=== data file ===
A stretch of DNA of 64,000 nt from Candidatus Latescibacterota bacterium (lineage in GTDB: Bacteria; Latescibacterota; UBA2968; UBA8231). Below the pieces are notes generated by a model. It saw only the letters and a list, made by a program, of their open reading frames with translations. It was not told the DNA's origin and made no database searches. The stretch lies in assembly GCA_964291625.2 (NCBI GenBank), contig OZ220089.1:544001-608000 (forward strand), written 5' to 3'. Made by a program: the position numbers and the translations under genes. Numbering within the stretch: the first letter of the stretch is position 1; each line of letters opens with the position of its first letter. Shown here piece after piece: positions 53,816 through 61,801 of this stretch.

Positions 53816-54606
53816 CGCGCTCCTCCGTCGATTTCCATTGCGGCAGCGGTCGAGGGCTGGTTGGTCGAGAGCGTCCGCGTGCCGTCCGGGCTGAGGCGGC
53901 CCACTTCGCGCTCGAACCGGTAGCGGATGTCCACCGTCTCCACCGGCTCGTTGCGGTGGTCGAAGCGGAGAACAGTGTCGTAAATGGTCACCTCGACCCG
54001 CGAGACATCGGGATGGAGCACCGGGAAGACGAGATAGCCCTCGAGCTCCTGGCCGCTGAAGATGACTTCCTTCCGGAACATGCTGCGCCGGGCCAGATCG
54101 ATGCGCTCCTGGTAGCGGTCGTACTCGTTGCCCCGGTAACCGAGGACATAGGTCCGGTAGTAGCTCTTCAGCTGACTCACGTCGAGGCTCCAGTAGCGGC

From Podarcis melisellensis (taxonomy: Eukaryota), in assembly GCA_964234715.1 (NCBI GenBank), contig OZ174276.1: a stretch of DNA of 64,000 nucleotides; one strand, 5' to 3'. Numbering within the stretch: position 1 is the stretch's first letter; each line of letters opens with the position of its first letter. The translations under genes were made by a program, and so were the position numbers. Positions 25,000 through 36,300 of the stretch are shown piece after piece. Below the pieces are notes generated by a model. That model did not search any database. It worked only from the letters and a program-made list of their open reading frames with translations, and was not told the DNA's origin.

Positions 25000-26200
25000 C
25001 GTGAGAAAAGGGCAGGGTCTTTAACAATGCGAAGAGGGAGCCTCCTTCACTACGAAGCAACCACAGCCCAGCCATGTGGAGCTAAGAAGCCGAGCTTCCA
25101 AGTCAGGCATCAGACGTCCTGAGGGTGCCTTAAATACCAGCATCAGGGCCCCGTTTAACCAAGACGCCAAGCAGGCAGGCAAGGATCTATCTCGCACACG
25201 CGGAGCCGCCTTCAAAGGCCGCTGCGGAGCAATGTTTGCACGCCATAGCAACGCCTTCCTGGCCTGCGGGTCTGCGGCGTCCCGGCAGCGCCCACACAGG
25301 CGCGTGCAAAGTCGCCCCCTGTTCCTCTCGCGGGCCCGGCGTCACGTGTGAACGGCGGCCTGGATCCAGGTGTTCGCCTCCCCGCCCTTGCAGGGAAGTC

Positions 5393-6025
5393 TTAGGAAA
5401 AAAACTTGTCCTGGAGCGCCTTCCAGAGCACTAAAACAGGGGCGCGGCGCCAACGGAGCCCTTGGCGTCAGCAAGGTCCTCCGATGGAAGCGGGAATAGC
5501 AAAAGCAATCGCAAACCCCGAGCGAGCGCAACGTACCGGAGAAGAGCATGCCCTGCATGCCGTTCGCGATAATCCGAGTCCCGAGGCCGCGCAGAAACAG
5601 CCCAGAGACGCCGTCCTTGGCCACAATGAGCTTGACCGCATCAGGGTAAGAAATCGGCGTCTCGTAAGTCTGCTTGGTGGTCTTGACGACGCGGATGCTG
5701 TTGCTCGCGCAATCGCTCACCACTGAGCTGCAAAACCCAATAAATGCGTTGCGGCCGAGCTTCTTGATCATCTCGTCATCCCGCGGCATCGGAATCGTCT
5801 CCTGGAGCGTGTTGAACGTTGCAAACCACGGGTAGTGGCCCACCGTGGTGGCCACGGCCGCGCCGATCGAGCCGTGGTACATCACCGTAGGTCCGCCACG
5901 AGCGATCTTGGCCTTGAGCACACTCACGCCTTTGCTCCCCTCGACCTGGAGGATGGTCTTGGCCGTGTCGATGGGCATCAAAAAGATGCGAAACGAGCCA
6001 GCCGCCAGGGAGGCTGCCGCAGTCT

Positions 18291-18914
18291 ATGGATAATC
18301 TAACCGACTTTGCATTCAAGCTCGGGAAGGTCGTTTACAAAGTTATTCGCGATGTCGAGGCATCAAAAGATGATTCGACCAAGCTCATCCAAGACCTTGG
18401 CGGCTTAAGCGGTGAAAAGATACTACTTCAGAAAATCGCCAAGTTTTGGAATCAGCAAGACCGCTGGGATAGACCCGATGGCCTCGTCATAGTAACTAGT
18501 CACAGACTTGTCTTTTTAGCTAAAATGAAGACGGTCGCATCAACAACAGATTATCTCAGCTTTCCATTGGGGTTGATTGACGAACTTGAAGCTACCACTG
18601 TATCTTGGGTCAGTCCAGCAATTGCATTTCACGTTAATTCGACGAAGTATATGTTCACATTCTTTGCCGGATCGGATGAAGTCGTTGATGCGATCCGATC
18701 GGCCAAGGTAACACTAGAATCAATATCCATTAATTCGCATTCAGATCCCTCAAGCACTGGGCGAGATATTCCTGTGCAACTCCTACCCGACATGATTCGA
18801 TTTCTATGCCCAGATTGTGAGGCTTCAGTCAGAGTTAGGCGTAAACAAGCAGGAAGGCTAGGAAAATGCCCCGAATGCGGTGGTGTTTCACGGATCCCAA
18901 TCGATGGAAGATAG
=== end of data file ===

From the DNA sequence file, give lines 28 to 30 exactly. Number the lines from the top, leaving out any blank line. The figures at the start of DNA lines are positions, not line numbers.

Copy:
18601 TATCTTGGGTCAGTCCAGCAATTGCATTTCACGTTAATTCGACGAAGTATATGTTCACATTCTTTGCCGGATCGGATGAAGTCGTTGATGCGATCCGATC
18701 GGCCAAGGTAACACTAGAATCAATATCCATTAATTCGCATTCAGATCCCTCAAGCACTGGGCGAGATATTCCTGTGCAACTCCTACCCGACATGATTCGA
18801 TTTCTATGCCCAGATTGTGAGGCTTCAGTCAGAGTTAGGCGTAAACAAGCAGGAAGGCTAGGAAAATGCCCCGAATGCGGTGGTGTTTCACGGATCCCAA